The Washington Post reports that the House of Representatives is considering a farm bill that would reduce spending for SNAP (food stamps) by 0.5% over ten years. Wow. So I wrote Representative Frank Lucas:
I work part time at Walmart; the VA considers me disabled, but I manage about 26 hours, most weeks.
I noticed that one of my co-workers in Lawn and Garden will buy a $1.58 soft drink on SNAP, instead of walking to the associate break room and spending $0.50 out of their pocket. This seems to be an issue with SNAP -- that people are using the free money to make poor decisions.
Other families seem to be able to afford new, bigger screen TVs because the SNAP program supplements their income.
I understand that for some Americans, SNAP does bring the food budget up to "adequate", but in many cases I am convinced that SNAP merely displaces their other sources of food purchasing money, until SNAP become nothing more than a straight forward government cash addition to family income. That is, a social welfare program rife with unintended consequences.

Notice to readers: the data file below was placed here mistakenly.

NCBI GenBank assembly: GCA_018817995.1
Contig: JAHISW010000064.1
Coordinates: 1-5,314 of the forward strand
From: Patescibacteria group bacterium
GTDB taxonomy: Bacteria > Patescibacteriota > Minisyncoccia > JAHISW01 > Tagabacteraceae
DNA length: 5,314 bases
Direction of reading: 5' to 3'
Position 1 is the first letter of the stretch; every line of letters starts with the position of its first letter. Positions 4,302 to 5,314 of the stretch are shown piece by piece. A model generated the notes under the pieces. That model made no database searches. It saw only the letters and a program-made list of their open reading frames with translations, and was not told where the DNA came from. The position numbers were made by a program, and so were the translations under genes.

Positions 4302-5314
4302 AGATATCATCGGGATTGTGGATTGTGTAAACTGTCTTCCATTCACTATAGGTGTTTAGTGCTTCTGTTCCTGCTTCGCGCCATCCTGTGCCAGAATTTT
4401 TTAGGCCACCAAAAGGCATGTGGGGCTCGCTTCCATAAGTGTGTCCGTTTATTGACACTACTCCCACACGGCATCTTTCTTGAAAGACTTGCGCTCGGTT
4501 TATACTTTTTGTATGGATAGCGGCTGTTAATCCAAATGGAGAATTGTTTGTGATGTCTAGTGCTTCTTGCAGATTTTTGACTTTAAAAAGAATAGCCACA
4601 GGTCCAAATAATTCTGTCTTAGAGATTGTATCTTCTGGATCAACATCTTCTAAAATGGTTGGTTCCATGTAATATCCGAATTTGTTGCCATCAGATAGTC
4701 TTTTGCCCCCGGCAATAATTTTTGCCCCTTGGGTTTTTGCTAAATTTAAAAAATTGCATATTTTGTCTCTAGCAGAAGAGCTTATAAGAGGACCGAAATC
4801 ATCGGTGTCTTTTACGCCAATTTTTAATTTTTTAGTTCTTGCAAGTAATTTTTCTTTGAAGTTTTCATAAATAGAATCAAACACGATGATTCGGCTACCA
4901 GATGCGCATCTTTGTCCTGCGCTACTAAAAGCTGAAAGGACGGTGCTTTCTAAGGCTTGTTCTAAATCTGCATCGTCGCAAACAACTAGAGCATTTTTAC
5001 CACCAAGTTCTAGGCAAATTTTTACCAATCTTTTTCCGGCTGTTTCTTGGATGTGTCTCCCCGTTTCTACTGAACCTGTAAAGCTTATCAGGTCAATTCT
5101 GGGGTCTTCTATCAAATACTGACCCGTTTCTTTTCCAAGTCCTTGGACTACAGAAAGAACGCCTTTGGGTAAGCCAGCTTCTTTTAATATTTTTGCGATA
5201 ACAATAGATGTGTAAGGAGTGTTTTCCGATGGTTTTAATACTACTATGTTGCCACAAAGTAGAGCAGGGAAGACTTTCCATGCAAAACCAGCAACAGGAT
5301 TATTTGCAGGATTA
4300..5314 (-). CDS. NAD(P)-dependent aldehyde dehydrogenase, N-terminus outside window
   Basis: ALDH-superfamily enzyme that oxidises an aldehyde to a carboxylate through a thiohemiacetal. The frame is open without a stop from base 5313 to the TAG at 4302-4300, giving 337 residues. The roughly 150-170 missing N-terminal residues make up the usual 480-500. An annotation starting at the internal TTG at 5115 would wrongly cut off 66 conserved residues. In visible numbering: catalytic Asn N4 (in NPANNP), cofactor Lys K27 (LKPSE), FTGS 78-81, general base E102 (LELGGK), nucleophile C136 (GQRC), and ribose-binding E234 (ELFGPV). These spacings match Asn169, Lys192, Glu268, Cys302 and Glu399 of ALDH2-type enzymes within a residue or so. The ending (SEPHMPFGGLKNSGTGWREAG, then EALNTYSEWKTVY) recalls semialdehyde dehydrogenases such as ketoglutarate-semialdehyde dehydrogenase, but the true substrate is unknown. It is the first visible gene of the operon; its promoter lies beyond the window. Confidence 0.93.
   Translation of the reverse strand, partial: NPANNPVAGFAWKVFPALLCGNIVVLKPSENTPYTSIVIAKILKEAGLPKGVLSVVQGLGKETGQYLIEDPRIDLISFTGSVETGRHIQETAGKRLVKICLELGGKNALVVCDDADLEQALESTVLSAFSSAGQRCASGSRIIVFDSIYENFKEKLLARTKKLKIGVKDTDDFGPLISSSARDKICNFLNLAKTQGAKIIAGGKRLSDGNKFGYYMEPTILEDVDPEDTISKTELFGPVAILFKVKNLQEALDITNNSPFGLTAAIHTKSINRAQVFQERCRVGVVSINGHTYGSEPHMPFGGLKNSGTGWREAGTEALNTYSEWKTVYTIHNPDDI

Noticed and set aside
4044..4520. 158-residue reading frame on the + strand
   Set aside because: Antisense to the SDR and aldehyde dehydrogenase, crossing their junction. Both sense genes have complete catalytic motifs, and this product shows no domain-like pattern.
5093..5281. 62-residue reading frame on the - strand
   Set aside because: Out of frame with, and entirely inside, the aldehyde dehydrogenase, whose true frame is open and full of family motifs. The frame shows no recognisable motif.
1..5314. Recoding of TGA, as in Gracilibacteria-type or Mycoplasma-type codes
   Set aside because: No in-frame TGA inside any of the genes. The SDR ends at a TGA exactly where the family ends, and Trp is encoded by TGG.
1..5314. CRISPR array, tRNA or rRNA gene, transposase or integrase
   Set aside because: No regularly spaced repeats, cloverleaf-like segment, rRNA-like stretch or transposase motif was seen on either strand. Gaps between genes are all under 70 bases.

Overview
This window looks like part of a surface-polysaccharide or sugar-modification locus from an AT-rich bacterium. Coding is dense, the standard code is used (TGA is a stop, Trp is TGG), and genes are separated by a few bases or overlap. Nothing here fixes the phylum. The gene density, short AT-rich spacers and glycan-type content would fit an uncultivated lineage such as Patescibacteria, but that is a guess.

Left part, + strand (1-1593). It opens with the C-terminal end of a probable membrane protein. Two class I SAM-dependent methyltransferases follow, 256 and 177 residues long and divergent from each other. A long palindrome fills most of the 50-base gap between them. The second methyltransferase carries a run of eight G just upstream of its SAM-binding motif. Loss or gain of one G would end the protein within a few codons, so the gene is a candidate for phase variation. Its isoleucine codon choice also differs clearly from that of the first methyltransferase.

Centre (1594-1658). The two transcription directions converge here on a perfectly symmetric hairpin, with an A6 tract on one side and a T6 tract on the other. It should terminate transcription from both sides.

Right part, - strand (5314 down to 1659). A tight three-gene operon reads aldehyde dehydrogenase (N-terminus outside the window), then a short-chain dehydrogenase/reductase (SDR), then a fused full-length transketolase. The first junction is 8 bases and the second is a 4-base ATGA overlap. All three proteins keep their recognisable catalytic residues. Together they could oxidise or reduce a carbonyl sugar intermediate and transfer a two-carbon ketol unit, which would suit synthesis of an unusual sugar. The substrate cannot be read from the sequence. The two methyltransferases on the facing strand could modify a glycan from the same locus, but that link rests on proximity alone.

Please consider whether Congress is responsible for people that choose expensive fast food and prepackaged food over staples and lower cost but nutritious food. Most people could eat adequately on much less money than many SNAP recipients spend, if they were willing to actually, like, cook their meals.
Because government spending creates industries, industries devoted to growing and maintaining those spending programs. Industries that administer the program, enable merchant compliance, gather additional recipients into the program, etc. And Congress has *no* mandate to create such industries.
And do cut SNAP by 50% in the next five years. Counting long term unemployed and young never-employed into unemployment statistics will be a good start.